In short: Like other social networks, Instagram continues to grapple with the problem of people under 13 joining the platform. So the Meta-owned company is testing a less traditional solution: age-estimating AI that scans faces.

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Instagram didn’t start asking new users to enter their date of birth until 2019, and it only asks for age verification when teens try to change their date of birth to show they’re 18 or older. This is partly why 40% of children under the age of 13 use the site and other social networks. study last year.

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Instagram’s current way of doing age verification is by asking users to submit identification photos such as a driver’s license or birth certificate. But now it’s being tested two additional methods: Social proof and age proof with video selfie.

The surety method requires three mutual followers to verify a person’s age. They must also be over 18, not vouch for anyone else at the time, and comply with other security measures Instagram has in place.

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The video selfie method is interesting. Once someone uploads their clip, Meta shares it with third-party company Yoti, which uses machine learning trained on “hundreds of thousands” of photos to estimate a person’s age.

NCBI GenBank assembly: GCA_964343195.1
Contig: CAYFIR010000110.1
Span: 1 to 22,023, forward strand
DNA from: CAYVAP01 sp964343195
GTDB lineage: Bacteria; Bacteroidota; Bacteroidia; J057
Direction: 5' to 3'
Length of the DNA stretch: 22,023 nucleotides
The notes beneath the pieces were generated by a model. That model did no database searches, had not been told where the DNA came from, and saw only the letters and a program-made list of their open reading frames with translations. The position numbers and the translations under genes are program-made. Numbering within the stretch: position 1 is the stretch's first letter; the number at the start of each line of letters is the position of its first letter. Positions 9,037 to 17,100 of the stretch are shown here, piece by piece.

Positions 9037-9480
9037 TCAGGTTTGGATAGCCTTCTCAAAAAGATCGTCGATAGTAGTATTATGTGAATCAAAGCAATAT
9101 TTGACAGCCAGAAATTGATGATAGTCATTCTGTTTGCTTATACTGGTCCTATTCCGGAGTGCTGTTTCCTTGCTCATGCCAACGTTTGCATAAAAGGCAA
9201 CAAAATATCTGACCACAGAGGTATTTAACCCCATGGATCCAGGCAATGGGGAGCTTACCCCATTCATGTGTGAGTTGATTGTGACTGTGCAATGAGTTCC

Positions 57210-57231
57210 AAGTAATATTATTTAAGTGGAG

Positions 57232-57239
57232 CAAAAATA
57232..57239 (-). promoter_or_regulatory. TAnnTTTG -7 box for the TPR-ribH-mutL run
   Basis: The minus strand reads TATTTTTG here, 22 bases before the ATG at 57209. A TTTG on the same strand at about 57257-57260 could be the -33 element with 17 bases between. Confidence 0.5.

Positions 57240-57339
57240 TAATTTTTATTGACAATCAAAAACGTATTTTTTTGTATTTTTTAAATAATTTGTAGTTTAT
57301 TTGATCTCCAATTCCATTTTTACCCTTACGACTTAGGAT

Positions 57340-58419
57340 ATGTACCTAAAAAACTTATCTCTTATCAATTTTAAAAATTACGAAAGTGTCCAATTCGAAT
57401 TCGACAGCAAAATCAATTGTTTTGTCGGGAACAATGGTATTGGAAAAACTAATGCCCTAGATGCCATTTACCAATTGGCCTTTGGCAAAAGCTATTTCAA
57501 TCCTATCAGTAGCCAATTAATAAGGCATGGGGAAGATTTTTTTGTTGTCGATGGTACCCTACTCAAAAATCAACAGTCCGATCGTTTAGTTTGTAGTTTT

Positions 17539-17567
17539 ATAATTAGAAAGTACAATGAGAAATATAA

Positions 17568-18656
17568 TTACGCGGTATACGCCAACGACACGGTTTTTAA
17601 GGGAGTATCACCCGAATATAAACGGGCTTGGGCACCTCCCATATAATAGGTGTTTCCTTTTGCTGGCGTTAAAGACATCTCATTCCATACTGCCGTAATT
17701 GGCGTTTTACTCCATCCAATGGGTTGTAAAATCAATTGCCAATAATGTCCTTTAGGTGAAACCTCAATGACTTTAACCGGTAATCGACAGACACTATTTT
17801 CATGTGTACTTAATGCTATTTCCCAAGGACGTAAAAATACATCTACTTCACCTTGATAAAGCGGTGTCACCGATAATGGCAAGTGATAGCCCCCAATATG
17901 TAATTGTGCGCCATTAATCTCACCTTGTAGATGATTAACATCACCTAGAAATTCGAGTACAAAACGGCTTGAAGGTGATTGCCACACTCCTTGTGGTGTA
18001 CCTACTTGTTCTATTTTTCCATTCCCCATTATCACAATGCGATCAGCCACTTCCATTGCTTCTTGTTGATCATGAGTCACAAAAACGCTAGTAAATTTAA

The words “meta” and “data sharing” don’t conjure up the best-case scenarios, but Facebook’s parent company insists that Yoti’s technology can’t recognize individuals and that both it and Yoti delete all information from their servers once the process is complete. You can try here if you want to be flattered/terrible.

The accuracy of Yoti technology varies based on factors such as age range, skin tone, and gender – women with darker skin are less accurate (+/- 3.47 years). The company said its system is 98.91% accurate in identifying people aged 6 to 11 as under 13 (no mention of 12-year-olds) and is 99% accurate in determining whether people aged 18 are older or younger. 25 years. , which wouldn’t make much sense in this situation anyway.